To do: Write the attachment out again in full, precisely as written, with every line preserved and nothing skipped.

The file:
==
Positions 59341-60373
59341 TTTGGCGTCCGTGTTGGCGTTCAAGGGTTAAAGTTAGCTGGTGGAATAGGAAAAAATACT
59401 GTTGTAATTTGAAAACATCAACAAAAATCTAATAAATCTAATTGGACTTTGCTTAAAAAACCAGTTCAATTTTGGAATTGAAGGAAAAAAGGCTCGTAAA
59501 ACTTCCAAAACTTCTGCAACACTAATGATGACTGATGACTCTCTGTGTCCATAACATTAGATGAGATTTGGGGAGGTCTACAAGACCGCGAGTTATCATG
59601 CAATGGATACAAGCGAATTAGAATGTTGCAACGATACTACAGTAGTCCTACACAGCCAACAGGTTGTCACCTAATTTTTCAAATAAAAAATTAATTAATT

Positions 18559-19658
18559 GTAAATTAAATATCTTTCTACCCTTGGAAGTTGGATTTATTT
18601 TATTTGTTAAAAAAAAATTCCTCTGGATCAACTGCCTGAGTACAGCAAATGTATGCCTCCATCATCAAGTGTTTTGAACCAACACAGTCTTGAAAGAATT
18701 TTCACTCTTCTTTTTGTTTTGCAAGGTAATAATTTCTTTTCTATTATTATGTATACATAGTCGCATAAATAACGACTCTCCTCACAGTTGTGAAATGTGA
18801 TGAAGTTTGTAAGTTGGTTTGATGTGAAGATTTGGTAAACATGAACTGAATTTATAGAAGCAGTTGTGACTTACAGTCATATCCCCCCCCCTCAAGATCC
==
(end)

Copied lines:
Positions 59341-60373
59341 TTTGGCGTCCGTGTTGGCGTTCAAGGGTTAAAGTTAGCTGGTGGAATAGGAAAAAATACT
59401 GTTGTAATTTGAAAACATCAACAAAAATCTAATAAATCTAATTGGACTTTGCTTAAAAAACCAGTTCAATTTTGGAATTGAAGGAAAAAAGGCTCGTAAA
59501 ACTTCCAAAACTTCTGCAACACTAATGATGACTGATGACTCTCTGTGTCCATAACATTAGATGAGATTTGGGGAGGTCTACAAGACCGCGAGTTATCATG
59601 CAATGGATACAAGCGAATTAGAATGTTGCAACGATACTACAGTAGTCCTACACAGCCAACAGGTTGTCACCTAATTTTTCAAATAAAAAATTAATTAATT

Positions 18559-19658
18559 GTAAATTAAATATCTTTCTACCCTTGGAAGTTGGATTTATTT
18601 TATTTGTTAAAAAAAAATTCCTCTGGATCAACTGCCTGAGTACAGCAAATGTATGCCTCCATCATCAAGTGTTTTGAACCAACACAGTCTTGAAAGAATT
18701 TTCACTCTTCTTTTTGTTTTGCAAGGTAATAATTTCTTTTCTATTATTATGTATACATAGTCGCATAAATAACGACTCTCCTCACAGTTGTGAAATGTGA
18801 TGAAGTTTGTAAGTTGGTTTGATGTGAAGATTTGGTAAACATGAACTGAATTTATAGAAGCAGTTGTGACTTACAGTCATATCCCCCCCCCTCAAGATCC